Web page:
15. ^ Chain BM, Free P, Medd P, Swetman C, Tabor AB, Terrazzini N (February 2005). "The expression and function of cathepsin E in dendritic cells". Journal of Immunology. 174 (4): 1791–800. doi:10.4049/jimmunol.174.4.1791. PMID 15699105. 
  16. ^ "CTSE - Cathepsin E precursor - Homo sapiens (Human) - CTSE gene & protein". www.uniprot.org. Retrieved 2016-10-16. 

Further reading[edit]

  • Tsukuba T, Yamamoto K (July 2003). "[Atopic dermatitis and cathepsin E]". Nihon Yakurigaku Zasshi. Folia Pharmacologica Japonica. 122 (1): 15–20. doi:10.1254/fpj.122.15. PMID 12843568. 
  • Flynn TJ, Deshmukh DS, Pieringer RA (August 1977). "Effects of altered thyroid function on galactosyl diacylglycerol metabolism in myelinating rat brain". The Journal of Biological Chemistry. 252 (16): 5864–70. PMID 195962. 
  • Azuma T, Liu WG, Vander Laan DJ, Bowcock AM, Taggart RT (January 1992). "Human gastric cathepsin E gene. Multiple transcripts result from alternative polyadenylation of the primary transcripts of a single gene locus at 1q31-q32". The Journal of Biological Chemistry. 267 (3): 1609–14. PMID 1370478. 
  • Saku T, Sakai H, Shibata Y, Kato Y, Yamamoto K (December 1991). "An immunocytochemical study on distinct intracellular localization of cathepsin E and cathepsin D in human gastric cells and various rat cells". Journal of Biochemistry. 110 (6): 956–64. PMID 1794985. 
  • Athauda SB, Takahashi T, Inoue H, Ichinose M, Takahashi K (November 1991). "Proteolytic activity and cleavage specificity of cathepsin E at the physiological pH as examined towards the B chain of oxidized insulin". FEBS Letters. 292 (1-2): 53–6. doi:10.1016/0014-5793(91)80832-N. PMID 1959628. 
  • Lees WE, Kalinka S, Meech J, Capper SJ, Cook ND, Kay J (October 1990). "Generation of human endothelin by cathepsin E". FEBS Letters. 273 (1-2): 99–102. doi:10.1016/0014-5793(90)81060-2. PMID 2226872. 
  • Athauda SB, Matsuzaki O, Kageyama T, Takahashi K (April 1990). "Structural evidence for two isozymic forms and the carbohydrate attachment site of human gastric cathepsin E". Biochemical and Biophysical Research Communications. 168 (2): 878–85. doi:10.1016/0006-291X(90)92403-M. PMID 2334440. 
  • Fowler SD, Kay J, Dunn BM, Tatnell PJ (June 1995). "Monomeric human cathepsin E". FEBS Letters. 366 (1): 72–4. doi:10.1016/0014-5793(95)00501-Y. PMID 7789521. 
  • Finley EM, Kornfeld S (December 1994). "Subcellular localization and targeting of cathepsin E". The Journal of Biological Chemistry. 269 (49): 31259–66. PMID 7983070.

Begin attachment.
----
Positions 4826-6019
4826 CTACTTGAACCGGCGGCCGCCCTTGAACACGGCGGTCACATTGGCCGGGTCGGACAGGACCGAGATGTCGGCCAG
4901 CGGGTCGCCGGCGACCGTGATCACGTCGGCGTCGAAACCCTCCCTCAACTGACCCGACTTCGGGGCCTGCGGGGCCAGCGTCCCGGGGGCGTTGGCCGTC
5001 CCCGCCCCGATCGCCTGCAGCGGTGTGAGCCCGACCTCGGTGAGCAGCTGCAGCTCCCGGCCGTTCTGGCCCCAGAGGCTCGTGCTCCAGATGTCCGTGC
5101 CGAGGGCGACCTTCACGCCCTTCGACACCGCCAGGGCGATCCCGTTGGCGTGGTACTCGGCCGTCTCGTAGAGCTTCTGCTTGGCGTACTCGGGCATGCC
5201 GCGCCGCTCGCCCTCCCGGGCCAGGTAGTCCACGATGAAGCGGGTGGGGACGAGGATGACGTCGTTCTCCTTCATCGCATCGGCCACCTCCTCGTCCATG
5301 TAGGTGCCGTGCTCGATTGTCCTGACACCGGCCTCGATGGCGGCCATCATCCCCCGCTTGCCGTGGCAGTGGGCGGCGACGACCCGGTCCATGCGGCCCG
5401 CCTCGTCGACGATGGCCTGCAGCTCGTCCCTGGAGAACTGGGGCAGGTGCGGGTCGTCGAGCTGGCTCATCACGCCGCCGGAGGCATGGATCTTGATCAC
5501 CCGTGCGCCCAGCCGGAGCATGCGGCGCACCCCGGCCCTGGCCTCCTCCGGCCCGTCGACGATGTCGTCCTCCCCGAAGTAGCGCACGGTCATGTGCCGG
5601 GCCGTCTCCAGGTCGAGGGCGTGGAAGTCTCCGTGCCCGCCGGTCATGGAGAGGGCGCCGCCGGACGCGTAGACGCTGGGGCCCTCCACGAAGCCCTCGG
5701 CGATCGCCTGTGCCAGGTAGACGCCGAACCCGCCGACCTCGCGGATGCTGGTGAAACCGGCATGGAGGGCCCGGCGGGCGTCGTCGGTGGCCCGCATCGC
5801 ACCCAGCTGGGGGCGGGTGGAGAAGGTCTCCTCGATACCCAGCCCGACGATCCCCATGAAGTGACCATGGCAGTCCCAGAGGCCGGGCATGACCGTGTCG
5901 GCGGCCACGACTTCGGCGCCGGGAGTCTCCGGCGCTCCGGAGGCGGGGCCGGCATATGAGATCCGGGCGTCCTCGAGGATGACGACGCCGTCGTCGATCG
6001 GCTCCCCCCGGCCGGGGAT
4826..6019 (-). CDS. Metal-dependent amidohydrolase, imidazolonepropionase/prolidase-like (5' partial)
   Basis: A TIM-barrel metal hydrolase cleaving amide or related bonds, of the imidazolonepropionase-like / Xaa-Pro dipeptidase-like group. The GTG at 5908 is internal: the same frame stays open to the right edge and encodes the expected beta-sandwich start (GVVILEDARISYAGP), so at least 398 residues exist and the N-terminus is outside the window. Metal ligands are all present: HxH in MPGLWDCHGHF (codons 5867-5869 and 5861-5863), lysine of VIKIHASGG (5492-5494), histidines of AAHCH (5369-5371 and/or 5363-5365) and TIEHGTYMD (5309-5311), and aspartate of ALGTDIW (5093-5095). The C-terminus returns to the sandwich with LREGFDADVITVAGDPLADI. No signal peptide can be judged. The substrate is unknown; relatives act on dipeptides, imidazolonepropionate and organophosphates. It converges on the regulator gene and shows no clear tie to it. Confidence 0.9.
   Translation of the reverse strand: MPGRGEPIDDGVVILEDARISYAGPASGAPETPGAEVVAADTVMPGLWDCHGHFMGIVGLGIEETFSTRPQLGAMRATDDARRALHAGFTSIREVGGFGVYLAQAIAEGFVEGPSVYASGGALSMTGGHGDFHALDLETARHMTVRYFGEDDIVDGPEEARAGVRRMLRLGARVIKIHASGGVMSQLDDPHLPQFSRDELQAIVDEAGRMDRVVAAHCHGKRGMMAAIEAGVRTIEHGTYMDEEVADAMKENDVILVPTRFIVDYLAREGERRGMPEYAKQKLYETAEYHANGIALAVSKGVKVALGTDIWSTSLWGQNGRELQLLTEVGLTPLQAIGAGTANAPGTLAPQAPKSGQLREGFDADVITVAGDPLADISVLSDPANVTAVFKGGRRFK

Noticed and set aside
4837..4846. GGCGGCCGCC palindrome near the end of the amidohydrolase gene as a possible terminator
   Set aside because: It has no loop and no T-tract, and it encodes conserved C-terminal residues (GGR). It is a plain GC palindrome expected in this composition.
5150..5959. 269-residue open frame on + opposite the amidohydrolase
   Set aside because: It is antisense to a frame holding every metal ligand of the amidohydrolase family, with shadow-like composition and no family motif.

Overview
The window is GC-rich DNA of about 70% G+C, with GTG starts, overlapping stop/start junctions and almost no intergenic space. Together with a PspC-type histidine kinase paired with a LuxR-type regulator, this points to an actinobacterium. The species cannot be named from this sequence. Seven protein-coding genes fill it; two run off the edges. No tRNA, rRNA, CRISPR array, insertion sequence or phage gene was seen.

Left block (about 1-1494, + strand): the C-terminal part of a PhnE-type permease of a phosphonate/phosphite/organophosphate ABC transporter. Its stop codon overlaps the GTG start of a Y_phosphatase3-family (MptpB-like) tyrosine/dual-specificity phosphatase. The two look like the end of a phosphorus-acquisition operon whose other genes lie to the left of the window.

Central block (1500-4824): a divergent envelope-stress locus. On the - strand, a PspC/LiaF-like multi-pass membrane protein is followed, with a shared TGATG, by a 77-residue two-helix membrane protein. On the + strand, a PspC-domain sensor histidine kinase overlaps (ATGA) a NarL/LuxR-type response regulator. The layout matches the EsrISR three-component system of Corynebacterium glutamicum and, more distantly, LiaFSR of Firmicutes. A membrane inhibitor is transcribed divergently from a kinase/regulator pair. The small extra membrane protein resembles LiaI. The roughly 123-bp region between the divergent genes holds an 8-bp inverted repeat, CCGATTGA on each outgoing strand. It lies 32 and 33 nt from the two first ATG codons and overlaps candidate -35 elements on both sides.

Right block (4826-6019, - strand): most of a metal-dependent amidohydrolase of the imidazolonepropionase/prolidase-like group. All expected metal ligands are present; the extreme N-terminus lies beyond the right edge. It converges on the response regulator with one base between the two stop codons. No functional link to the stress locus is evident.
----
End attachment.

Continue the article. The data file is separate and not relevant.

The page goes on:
• Takeda-Ezaki M, Yamamoto K (August 1993). "Isolation and biochemical characterization of procathepsin E from human erythrocyte membranes". Archives of Biochemistry and Biophysics. 304 (2): 352–8. doi:10.1006/abbi.1993.1361. PMID 8346912. 
  • Schulz TF, Reeves JD, Hoad JG, Tailor C, Stephens P, Clements G, Ortlepp S, Page KA, Moore JP, Weiss RA (February 1993). "Effect of mutations in the V3 loop of HIV-1 gp120 on infectivity and susceptibility to proteolytic cleavage". AIDS Research and Human Retroviruses. 9 (2): 159–66. doi:10.1089/aid.1993.9.159. PMID 8457383. 
  • Finzi G, Cornaggia M, Capella C, Fiocca R, Bosi F, Solcia E, Samloff IM (March 1993). "Cathepsin E in follicle associated epithelium of intestine and tonsils: localization to M cells and possible role in antigen processing". Histochemistry. 99 (3): 201–11. doi:10.1007/BF00269138. PMID 8491674. 
  • Azuma T, Hirai M, Ito S, Yamamoto K, Taggart RT, Matsuba T, Yasukawa K, Uno K, Hayakumo T, Nakajima M (August 1996). "Expression of cathepsin E in pancreas: a possible tumor marker for pancreas, a preliminary report". International Journal of Cancer. 67 (4): 492–7. doi:10.1002/(SICI)1097-0215(19960807)67:4<492::AID-IJC5>3.0.CO;2-N. PMID 8759606. 
  • Sealy L, Mota F, Rayment N, Tatnell P, Kay J, Chain B (August 1996). "Regulation of cathepsin E expression during human B cell differentiation in vitro". European Journal of Immunology. 26 (8): 1838–43. doi:10.1002/eji.1830260826. PMID 8765029. 
  • Bernstein HG, Reichenbach A, Wiederanders B (January 1998). "Cathepsin E immunoreactivity in human ocular tissues: influence of aging and pathological states". Neuroscience Letters. 240 (3): 135–8. doi:10.1016/S0304-3940(97)00946-4. PMID 9502222. 
  • Cook M, Caswell RC, Richards RJ, Kay J, Tatnell PJ (May 2001). "Regulation of human and mouse procathepsin E gene expression". European Journal of Biochemistry. 268 (9): 2658–68. doi:10.1046/j.1432-1327.2001.02159.x. PMID 11322887. 
  • Suzuki Y, Tsunoda T, Sese J, Taira H, Mizushima-Sugano J, Hata H, Ota T, Isogai T, Tanaka T, Nakamura Y, Suyama A, Sakaki Y, Morishita S, Okubo K, Sugano S (May 2001). "Identification and characterization of the potential promoter regions of 1031 kinds of human genes". Genome Research. 11 (5): 677–84. doi:10.1101/gr.164001. PMC 311086Freely accessible. PMID 11337467. 

External links[edit]

  • The MEROPS online database for peptidases and their inhibitors: A01.010